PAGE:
Initially, we note that the prosecutor properly conceded that Ream's diary entries for the period covering Ream's involvement in the case constituted Jencks Act material. See United States v. Carrasco, 537 F.2d 372, 375 (9th Cir.1976) (witness' diary given to government held a "statement" within the Jencks Act). The prosecutor, however, exceeded his role when he unilaterally decided which pages of the diary met the Jencks Act requirement of "relate[ing] to the subject matter of the testimony of the witness." 18 U.S.C. Sec. 3500(c). In United States v. Conroy, 589 F.2d 1258, 1272-73 (5th Cir.), cert. denied, 444 U.S. 831, 100 S.Ct. 60, 62 L.Ed.2d 40 (1979),11 we joined the ranks of our sister circuits that have held it impermissible for a trial judge, in reviewing Jencks Act material, to refuse to examine all of the material, and thereby abdicate his responsibility to the prosecutor. See United States v. Washington, 797 F.2d 1461, 1475 (9th Cir.1986); United States v. Del Toro Soto, 676 F.2d 13, 16-17 (1st Cir.1982); United States v. Peters, 625 F.2d 366, 370-71 (10th Cir.1980); United States v. Walden, 578 F.2d 966, 970-71 (3d Cir.1978), cert. denied, 444 U.S. 849, 100 S.Ct. 99, 62 L.Ed.2d 64 (1979); United States v. O'Brien, 444 F.2d 1082, 1086-87 (7th Cir.1971). Accordingly, we hold that the district court erred in refusing to inspect in camera Ream's diary for the dates covered by the period of Ream's involvement in the case.


Although in Conroy we remanded the case to the district court so that it could undertake the required in camera examination and determine if nondisclosure of Jencks Act material warranted a new trial, 589 F.2d at 1273, we see no useful purpose to be served by a remand for such an inspection in this case. In contrast to Conroy, the Jencks Act material in this case has been preserved for appellate review, and we have examined it thoroughly. We find the significance of the nondisclosed pages of Ream's diary evident on their face and that "their importance as tools for impeachment of a crucial witness [was] inescapable." United States v. Badalamente, 507 F.2d 12, 18 (2d Cir.1974) (reversing conviction and granting new trial), cert. denied, 421 U.S. 911, 95 S.Ct. 1565, 43 L.Ed.2d 776 (1975).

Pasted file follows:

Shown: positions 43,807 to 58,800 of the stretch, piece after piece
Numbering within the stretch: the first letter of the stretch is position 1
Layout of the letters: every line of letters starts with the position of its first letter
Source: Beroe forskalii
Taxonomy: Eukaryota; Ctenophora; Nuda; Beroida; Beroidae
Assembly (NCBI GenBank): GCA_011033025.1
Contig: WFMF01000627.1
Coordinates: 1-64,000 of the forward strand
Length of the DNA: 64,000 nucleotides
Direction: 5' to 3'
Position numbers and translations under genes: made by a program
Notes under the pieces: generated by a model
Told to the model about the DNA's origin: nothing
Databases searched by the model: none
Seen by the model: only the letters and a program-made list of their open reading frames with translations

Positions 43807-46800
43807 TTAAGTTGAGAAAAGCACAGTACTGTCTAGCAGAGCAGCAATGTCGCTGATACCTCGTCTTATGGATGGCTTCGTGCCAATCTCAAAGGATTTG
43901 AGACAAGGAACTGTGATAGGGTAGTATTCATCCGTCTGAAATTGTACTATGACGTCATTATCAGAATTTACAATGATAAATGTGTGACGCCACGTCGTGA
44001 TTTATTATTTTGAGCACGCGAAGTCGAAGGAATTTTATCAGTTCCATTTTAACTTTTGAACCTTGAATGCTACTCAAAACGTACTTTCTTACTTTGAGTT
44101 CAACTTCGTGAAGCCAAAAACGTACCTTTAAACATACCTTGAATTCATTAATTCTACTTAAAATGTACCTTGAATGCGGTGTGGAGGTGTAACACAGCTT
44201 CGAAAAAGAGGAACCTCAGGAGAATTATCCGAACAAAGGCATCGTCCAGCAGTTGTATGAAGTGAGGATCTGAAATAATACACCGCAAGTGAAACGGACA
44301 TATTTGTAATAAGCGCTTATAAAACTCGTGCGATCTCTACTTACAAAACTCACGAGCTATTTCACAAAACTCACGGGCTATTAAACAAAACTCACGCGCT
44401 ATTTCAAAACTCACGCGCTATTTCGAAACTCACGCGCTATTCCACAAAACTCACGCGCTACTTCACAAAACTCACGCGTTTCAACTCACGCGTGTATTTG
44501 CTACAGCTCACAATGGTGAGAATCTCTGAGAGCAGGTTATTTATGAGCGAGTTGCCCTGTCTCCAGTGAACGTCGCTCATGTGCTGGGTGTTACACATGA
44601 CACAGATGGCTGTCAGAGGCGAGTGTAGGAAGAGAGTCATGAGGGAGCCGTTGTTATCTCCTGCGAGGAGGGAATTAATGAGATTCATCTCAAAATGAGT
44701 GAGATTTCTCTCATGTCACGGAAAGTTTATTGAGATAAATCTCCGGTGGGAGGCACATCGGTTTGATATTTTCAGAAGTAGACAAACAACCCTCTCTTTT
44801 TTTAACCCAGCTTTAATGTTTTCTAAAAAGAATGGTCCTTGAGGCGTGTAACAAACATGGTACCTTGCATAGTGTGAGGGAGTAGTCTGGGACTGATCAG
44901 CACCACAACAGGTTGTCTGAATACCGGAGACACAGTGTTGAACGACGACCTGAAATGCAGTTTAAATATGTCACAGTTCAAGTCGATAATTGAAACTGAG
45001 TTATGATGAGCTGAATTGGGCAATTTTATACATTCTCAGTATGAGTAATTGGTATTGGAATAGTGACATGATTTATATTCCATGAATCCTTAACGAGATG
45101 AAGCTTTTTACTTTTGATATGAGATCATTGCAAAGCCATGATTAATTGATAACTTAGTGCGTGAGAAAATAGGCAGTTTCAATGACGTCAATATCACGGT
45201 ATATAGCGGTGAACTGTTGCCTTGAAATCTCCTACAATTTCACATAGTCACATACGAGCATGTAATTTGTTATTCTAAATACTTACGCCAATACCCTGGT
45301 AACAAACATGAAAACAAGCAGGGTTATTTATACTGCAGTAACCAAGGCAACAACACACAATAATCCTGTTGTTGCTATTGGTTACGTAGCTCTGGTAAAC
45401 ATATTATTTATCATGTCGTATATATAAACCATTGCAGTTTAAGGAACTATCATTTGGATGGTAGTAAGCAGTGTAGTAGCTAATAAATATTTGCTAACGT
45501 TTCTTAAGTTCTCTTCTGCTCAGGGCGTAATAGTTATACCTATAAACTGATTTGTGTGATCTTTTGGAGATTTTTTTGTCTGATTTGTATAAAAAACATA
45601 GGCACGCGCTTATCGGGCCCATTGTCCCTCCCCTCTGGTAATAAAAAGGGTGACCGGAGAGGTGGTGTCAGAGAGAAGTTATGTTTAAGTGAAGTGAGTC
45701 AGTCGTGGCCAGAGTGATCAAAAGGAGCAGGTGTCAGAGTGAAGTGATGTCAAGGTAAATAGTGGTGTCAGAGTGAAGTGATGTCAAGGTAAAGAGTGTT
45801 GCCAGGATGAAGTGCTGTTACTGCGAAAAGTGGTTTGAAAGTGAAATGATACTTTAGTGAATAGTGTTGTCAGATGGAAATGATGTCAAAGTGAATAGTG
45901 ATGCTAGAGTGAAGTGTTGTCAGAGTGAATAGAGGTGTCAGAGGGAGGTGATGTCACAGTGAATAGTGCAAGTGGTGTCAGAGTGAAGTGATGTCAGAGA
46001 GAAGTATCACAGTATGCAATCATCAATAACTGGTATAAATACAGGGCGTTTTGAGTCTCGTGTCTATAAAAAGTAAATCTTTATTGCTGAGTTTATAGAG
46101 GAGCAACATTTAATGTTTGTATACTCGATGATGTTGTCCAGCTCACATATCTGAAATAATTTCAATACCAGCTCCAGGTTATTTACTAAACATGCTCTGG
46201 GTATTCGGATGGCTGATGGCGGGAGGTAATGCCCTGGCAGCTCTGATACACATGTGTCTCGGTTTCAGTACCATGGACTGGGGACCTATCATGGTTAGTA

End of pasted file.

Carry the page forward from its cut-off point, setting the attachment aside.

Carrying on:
The prosecutor told the district court that he had provided the defense with all of the diary pages relating to Ream's testimony before the jury. Our examination reveals that the prosecutor disclosed less than half of the diary's relevant pages. Even more disconcerting than the scope of the prosecutor's nondisclosure is the prejudicial impact caused by the withholding of two critical entries.


The first of these is Ream's entry of March 31, 1985, in which he wrote:


9:00 getting ready to call Ray [Arrastia]

9:30 got Ray--phone

10:00 erase tapes


11:00 still working on tapes.


This entry related to Ream's testimony on direct examination that he made the telephone recordings himself and that the recordings were complete and accurate. This entry was, and is, an important piece of evidence; it suggests that Ream may have erased tapes previously used to record telephone conversations with appellants, therefore rendering the tapes incomplete and inaccurate. Ream was, according to his own testimony, a skilled electronics technician; he could have doctored the tapes. That he recorded his conversations with Arrastia and Pedin on his own equipment and out of the presence of the monitoring DEA agents gave him the opportunity to do so. Moreover, Ream did not promptly turn the tape recordings over to the DEA agents; instead, he frequently kept a tape until after he had recorded other conversations with appellants. Corroborating the possibility that he doctored the tapes was the circumstance that one of the tapes was incomplete, and perhaps misleading, because it did not capture the beginning of the conversation. Nor could Ream explain what some might perceive to be "clicking noises" on one or more of the tapes.


Since there is a reasonable possibility that the March 31 entry, "erased tapes," means that Ream erased tapes of his telephone conversations with appellants, as opposed to tapes of other matters not pertinent to this case, we conclude that, as a matter of common sense, much less the law, appellants were prejudiced by the nondisclosure of this diary entry. Armed with the entry, a competent cross-examiner might easily be able to convince a jury that the tapes were incomplete and inaccurate, that they were a composite reproduction, or that they omitted exculpatory or mitigating matters. This line of questioning might ultimately lead the jury to discredit Ream's testimony altogether.